We are all familiar with the Millenials (Generation Y) and the Baby Boomers generations but sandwiched between them is the forgotten generation. Generation X. These are people born between the mid-1960s and the early-1980s.

Members of this group are approaching the middle of their working careers and potential peak-earning years. The generation is on track to become the first generation to be worse off in terms of being prepared for retirement than their parents.

Generation X has been defined as an in-between generation. They have suffered from the dotcom boom and bust, the 2008 global financial crisis and the ensuing great recession.

Gen X overlaps with another group called the sandwich generation. Each modern generation has had its time in this slot which is used to characterise middle-aged individuals who—due to longer life spans and having children later in life—find themselves supporting both ageing parents and growing children simultaneously.

As a consequence Generation X is a group which has had arguably the most challenging financial circumstances to tackle. However, this generation is going to benefit from greater inheritances from Baby Boomers which will provide a lifeline to many.

Generation Xers’ relatively lower levels of wealth will make it difficult for them to maintain their parents’ consumption patterns, rising costs of education, healthcare, and property. Then there’s the sandwich syndrome—the fact that this generation has reached the age when they are supporting and educating children while also providing care for ageing parents.

A significant proportion of Generation Xers in Britain face financial hardship in retirement, with one in three likely to experience substantial disadvantages, according to a report.

Many 40- to 55-year-olds are unable to save because they are overwhelmed by multiple financial pressures, struggling with volatile incomes and juggling competing priorities including caring, debts and mortgages.

The report by the International Longevity Centre UK (ILCUK) says:

  • Generation Xers are chronically under-saving, with nearly one in three at risk of reaching retirement with inadequate incomes.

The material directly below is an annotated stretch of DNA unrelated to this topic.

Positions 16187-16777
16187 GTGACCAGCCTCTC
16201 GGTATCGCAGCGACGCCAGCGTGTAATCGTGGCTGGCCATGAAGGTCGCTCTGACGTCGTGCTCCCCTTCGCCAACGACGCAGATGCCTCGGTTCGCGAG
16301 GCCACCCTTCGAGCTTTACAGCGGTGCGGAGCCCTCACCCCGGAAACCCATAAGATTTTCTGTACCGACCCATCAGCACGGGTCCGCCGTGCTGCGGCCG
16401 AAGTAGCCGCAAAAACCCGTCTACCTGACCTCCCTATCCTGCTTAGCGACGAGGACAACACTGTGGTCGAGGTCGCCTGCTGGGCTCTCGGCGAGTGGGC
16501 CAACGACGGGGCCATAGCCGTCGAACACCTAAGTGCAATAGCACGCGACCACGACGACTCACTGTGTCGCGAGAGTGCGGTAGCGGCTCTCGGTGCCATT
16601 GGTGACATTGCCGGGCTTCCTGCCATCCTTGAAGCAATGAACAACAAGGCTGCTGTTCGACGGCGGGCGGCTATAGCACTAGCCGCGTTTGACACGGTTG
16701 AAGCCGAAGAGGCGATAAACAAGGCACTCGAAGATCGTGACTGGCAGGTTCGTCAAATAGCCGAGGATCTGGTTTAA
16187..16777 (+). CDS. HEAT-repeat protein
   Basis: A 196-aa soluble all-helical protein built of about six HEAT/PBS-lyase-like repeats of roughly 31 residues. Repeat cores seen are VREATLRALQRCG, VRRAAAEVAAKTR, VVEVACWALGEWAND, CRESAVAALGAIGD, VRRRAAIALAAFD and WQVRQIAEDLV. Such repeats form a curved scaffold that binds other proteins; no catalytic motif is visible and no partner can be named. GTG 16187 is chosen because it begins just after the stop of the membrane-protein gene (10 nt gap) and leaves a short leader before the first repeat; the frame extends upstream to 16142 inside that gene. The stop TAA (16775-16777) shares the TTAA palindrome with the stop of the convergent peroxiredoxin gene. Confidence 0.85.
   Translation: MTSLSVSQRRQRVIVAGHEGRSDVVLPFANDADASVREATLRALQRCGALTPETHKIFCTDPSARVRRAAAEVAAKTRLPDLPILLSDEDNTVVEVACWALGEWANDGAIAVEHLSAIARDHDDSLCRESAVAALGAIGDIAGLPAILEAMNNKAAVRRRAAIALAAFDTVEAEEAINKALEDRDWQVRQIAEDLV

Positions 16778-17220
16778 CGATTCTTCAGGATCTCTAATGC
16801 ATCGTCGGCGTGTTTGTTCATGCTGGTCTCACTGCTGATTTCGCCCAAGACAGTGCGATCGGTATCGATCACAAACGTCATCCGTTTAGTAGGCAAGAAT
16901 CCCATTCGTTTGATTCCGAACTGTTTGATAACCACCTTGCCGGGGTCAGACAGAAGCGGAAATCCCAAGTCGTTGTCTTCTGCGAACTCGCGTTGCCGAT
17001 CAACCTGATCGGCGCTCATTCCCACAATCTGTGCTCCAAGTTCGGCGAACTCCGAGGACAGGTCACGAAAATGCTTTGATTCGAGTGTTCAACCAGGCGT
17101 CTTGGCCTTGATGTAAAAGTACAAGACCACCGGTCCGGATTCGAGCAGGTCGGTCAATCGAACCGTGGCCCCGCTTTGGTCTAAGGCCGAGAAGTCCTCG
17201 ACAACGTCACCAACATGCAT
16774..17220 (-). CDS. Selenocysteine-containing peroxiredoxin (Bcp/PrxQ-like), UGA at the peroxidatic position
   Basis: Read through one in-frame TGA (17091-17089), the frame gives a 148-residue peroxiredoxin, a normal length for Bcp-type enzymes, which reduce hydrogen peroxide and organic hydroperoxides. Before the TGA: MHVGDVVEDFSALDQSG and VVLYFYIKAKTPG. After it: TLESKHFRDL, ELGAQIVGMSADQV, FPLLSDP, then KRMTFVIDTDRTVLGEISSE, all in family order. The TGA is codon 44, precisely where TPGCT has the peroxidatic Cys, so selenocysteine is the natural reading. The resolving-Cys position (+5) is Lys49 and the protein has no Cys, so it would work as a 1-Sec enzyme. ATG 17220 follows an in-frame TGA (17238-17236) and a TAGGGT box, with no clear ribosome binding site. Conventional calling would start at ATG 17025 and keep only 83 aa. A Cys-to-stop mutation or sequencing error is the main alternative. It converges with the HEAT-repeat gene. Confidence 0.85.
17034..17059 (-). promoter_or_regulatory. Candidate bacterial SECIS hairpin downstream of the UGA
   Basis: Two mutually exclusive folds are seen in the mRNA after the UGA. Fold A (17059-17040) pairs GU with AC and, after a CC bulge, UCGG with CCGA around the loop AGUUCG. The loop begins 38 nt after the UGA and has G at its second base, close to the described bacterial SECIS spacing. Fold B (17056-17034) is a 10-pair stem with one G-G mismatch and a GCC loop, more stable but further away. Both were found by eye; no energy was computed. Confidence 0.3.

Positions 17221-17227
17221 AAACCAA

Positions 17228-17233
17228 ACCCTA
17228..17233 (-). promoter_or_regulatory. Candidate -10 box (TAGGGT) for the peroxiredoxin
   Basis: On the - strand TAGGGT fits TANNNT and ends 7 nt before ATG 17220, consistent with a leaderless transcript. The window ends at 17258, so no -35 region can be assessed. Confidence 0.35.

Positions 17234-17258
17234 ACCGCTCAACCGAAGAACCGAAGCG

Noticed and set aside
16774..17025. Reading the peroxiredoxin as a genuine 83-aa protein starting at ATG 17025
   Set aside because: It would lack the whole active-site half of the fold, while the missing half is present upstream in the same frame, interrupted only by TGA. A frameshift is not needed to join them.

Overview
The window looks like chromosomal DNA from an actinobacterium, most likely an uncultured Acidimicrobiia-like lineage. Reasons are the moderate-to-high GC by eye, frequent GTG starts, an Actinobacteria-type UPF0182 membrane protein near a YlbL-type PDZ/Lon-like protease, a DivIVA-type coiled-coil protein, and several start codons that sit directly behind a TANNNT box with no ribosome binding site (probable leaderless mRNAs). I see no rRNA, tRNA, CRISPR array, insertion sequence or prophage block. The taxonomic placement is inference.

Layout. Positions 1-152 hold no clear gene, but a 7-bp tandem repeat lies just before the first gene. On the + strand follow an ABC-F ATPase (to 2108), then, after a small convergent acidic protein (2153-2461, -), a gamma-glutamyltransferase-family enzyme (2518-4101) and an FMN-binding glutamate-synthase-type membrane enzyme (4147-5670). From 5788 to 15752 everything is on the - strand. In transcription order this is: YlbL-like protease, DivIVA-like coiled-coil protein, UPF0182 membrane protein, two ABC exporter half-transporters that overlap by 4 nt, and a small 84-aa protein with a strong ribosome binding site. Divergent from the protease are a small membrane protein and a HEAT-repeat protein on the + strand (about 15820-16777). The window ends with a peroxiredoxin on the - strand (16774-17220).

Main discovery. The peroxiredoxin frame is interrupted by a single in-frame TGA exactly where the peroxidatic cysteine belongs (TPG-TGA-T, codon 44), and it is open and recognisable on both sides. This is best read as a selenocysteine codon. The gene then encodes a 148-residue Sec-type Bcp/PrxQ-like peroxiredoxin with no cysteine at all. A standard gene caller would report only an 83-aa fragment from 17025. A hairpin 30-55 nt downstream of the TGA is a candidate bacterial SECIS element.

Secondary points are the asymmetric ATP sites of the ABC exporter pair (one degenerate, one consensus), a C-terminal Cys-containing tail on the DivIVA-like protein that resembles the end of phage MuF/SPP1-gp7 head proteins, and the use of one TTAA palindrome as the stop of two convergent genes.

• The majority (57%) want to save more for retirement but cannot afford to because of multiple financial pressures.
  • Many Generation Xers are unaware they are saving too little to achieve the level of income they desire: just 7% of those with a defined contribution (DC) pension are saving enough to achieve a moderate lifestyle in retirement.
  • Covid-19 has further disrupted people’s retirement plans, with one in five Generation Xers saving less or spending down their savings as a result.
  • The pandemic has hit Gen Xers hard: they are the age group most affected by the pandemic, with 91,000 more unemployed older people now than there were 12 months ago. That is an increase of more than 30% in a year, and significantly more than in any other age group.

The ILCUK report says almost 40% of Gen Xers do not feel confident about planning for retirement and few understand the levels of savings needed to achieve a good income in retirement.

Of those contributing to DC pensions, more than half are handing over just 8% of their earnings or less, and almost half have significant gaps of at least 10 years in their pension contributions. Final salary pensions have all but disappeared in the private sector.

Whereas in the public sector final salary pensions are being continually downgraded.
More than a quarter of Generation Xers who are still working expect to either mostly or completely rely on the state pension in retirement or do not have any pension savings at all.

However, in spite of all of the challenges for Generation Xers hope is not all lost. Many people in this generation will receive significant inheritances in the future from the Great Wealth Transfer. Most will benefit from workplace pensions under auto-enrolment since all employers must now provide a pension scheme for staff. Moreover, the cost of living is likely to fall substantially in the future due to innovations such as automation, artificial intelligence, renewable energy and biotechnology.

The best way to ensure a brighter future for generation Xers is of course to have a financial plan created with the advice of a professionally qualified Chartered or Certified Financial Planner which is reviewed annually.* You know it makes sense.

*The contents of this blog are for information purposes only and do not constitute individual advice. All information contained in this article is based on my personal views and opinions.